Anyone who reads about or practices Stoicism or Buddhism have probably drawn plenty of parallels between the two. It's not surprising, really, because while Stoicism is not considered a religion, it's core principles align perfectly with the teachings of the Buddha.
Stoicism has its roots in Athens, Greece and was “founded” around 300 B.C. by Zeno of Citium. Later on, the likes of Epictetus, Seneca, and the great Roman Emperor Marcus Aurelius took up his teachings and were critical in its spread.
Buddhism is generally considered as a religion. Founded by a prince by the name of Siddhartha Gautama in 500 B.C., he left his sheltered life to pursue enlightenment when he saw all the suffering that was happening in the real world.
The first idea that brings these two schools of thought together is their focus on the present moment.
In meditation, which is a key activity for practicing Buddhists, the goal is to bring your mind to the present moment and prevent it from thinking about the past or future.
Why? Because the present is the place where all that is currently happening flows through - not in the past or future. Which means emphasis should be placed on the “Now”.
It allows us to be fully engaged and present in what we do, to concentrate and focus all our energies towards achieving the task at hand. Not only does this allow us to produce superior results (due to lack of distraction), it also allows us to appreciate the moment itself and experience inner peace.
In Buddhism, much importance is placed on the impermanence of things. It teaches that almost everything in our life passes, so we should not focus our whole being into them. Existence is transitory in nature. Instead of attaching our minds (desire) to these passing things and events, we should seek true wisdom and contentment within ourselves.
In Stoicism, it is important master the ability to separate factors not within our control. Things like the weather, other people’s opinion, events that happened in the past, things that will happen in the future - all these are not within our control, and so they’re not worth channeling all our energies and thoughts into. It will not change anything. It will only keep you stuck, paralyzed by your anxiety and dread over something that already happened or you’re expecting to happen.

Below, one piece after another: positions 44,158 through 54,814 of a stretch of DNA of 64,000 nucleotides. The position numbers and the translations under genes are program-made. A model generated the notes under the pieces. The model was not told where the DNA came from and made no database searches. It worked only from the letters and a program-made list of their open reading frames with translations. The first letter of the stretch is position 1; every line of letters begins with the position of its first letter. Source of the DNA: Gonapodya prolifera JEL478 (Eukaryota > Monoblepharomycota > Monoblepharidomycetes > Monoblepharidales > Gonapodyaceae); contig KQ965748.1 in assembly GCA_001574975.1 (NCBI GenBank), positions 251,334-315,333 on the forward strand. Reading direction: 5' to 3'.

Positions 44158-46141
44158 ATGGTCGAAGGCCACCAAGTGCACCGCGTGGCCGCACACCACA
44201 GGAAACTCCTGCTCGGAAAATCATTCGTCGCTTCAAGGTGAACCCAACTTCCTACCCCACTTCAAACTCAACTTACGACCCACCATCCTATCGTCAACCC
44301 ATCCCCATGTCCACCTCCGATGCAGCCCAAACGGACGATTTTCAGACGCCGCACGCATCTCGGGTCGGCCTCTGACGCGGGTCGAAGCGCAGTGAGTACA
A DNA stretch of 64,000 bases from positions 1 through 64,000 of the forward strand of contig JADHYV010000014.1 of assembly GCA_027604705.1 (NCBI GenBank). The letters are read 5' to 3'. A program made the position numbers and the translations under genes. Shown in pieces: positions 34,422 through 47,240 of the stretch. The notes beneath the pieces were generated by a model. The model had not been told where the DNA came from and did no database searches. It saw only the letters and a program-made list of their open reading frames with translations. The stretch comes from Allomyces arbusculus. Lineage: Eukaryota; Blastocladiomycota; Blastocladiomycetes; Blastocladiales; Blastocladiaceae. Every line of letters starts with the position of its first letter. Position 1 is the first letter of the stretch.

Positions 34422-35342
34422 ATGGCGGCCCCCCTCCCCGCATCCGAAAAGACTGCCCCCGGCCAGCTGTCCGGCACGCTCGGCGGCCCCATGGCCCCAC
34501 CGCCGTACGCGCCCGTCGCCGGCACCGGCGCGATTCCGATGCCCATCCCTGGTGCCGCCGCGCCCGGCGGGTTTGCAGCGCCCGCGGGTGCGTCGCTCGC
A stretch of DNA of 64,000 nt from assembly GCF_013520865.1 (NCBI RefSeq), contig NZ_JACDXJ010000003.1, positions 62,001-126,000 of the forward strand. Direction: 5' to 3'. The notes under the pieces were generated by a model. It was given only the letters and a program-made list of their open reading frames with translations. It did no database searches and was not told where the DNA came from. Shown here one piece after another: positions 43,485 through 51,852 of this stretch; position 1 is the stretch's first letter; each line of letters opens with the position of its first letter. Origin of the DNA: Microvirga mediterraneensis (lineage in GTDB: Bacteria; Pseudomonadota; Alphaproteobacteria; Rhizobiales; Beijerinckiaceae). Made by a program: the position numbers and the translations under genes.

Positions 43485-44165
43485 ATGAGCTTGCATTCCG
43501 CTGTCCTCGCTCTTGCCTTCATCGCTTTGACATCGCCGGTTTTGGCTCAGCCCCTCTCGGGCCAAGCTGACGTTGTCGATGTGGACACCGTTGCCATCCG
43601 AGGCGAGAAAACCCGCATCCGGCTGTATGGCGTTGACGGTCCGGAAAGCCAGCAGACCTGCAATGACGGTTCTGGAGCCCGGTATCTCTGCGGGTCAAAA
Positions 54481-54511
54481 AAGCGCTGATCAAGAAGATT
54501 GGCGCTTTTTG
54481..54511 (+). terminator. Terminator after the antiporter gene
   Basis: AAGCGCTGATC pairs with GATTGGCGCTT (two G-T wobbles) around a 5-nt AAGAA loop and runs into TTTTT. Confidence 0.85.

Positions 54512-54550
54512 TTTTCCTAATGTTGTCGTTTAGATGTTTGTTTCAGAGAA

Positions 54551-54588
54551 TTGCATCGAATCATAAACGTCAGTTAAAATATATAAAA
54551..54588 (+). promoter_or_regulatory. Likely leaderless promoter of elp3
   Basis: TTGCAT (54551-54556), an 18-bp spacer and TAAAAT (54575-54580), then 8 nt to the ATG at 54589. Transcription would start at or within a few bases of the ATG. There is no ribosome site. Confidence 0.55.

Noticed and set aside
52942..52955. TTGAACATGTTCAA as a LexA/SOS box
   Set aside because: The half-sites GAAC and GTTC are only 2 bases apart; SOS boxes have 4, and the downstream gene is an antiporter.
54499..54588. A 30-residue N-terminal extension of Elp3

All the energy, time, and resources spent on complaining about how things are could be better spent on tasks that you have direct control over. And where do you think this calm and collected acceptance of things will lead to?
Exactly - inner peace and satisfaction. The same thing that Zen buddhist masters aim for.
This analogy aligns perfectly if you think about the goal of each school of thought. For the stoics, the goal is to achieve Apatheia - which is a state of mind that is not disturbed or affected by passions. Which leads us to the next similarity below.
Buddha came to the conclusion that all suffering is caused by desire. The ultimate goal of his teachings is to achieve Nirvana - which is a state that transcends feelings of desire, suffering and sense of self. It is the state wherein one achieves true enlightenment.
Stoics, on the other hand, believe that freeing yourself from passion (which can be thought of as desire in some ways) allows us to live using reason as a guiding force. Why? Because being neutral and accepting things for what they are will allow them to decide and act using wisdom and reason - not with their negative or positive biases, which are rooted in passion or desire.